If you have an idea for a project, ask the supervisor if they are interested. A supervisor will tell you yes or no. Be open to trying new things, even if it's outside of your comfort zone. Research is about discovery, innovation and independence. There are resources within the laboratory and on‐campus to provide guidance as needed.
The research project is normally a collaborative effort between the supervisor and student. The application will determine who writes the proposal (supervisor, student, or supervisor and student).
Even professors need reference letters from time-to-time. Professors are busy but please don’t let that stop you from requesting a reference. Your applications are important and while you may feel that you are inconveniencing a professor, they understand that students need reference letters for anything they plan to do. This is how academia works. Be sure to request the reference well in advance of the deadline and provide a complete package to the referee that includes your transcripts and resume/CV and details of the award to help them to write a strong letter on your behalf. If they cannot write the reference, they will tell you, but usually they are happy to contribute to the future successes of students through reference letters.
Your references must be submitted from a professor with an academic appointment. This is an academic reference not a personal reference. While it is positive to get references from faculty members who know you well, the purpose of the references is to assess your research and academic capabilities and potential. While your TA spends one‐on‐one time with you in the laboratory and your employment supervisor may be able to assess important attributes, you are submitting the reference for academic and research purposes.
Check the requirements of each studentship competition and apply to all that you are eligible for. Funding is awarded on a competitive and ranked basis, however, many components are considered (GPA, references, project, etc). Regardless of where you think your application will rank, you do not know who else is applying. Perhaps your GPA will make you one of the top applicants. You will not know unless you apply. Some professors value the research capabilities of a candidate more than a high GPA. Also, you are an undergraduate so you will likely increase your GPA in the future and you are gaining important experience - if you are not successful this time, you may be in the next competition.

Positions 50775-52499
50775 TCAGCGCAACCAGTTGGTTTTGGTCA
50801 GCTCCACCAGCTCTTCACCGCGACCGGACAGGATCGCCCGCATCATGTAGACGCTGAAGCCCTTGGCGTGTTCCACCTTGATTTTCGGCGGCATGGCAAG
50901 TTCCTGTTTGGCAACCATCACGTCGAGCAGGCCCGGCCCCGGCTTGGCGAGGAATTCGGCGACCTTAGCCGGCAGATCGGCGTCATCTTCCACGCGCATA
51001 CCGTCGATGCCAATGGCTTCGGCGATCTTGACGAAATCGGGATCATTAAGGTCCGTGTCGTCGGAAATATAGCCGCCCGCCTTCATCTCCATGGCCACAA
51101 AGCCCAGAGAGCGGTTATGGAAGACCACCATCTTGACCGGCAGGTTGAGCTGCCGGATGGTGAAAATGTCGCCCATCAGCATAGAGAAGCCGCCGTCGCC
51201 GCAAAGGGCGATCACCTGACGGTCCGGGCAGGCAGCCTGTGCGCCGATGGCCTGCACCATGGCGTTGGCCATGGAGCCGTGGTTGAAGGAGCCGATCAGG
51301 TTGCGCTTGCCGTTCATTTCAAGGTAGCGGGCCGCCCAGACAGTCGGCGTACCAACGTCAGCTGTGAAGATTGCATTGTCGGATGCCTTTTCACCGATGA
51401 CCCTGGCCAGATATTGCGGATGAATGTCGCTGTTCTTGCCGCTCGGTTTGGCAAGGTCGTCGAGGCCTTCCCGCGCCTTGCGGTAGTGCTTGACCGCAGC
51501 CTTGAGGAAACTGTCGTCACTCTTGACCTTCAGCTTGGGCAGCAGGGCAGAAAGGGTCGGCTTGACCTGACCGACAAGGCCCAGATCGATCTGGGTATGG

Compensation is not the only goal when applying for and receiving funding. Through the application process you will develop and improve your writing skills - something that will be of great value throughout your academic career. Competitive scholarships are also more meaningful on your resume than a supervisor funded position regardless of whether the amount of compensation is the same. Having successful applications on your resume, whether you accept them or not, looks great to future supervisors in academia or industry.
You and your supervisor will collaborate on the application, but having others (peers, graduate students, professors, etc) read your application may provide you with great feedback. The staff in the Kinesiology Research Office will be happy to refer you to past successful applicants of varying experience.
Different agencies have different criteria for what they will permit you to hold. You may need to decline multiple offers or arrange to conduct more than one research term. Your supervisor will help you work this out. Having success in various competitions means you are an exceptional candidate! Regardless of whether you accept or decline awards, you will list them on your resume/CV as successful awards. This is extremely helpful when applying to future competitions or for admission to future academic programs. This is only the beginning and your hard work will continue to be rewarded.
Attend visiting lectures, journal clubs and research conferences on and off campus. Network with professors, postdoctoral fellows and graduate students at every opportunity. Volunteering in a laboratory may lead to authorship on a publication, a paid research position or the pursuit of graduate school.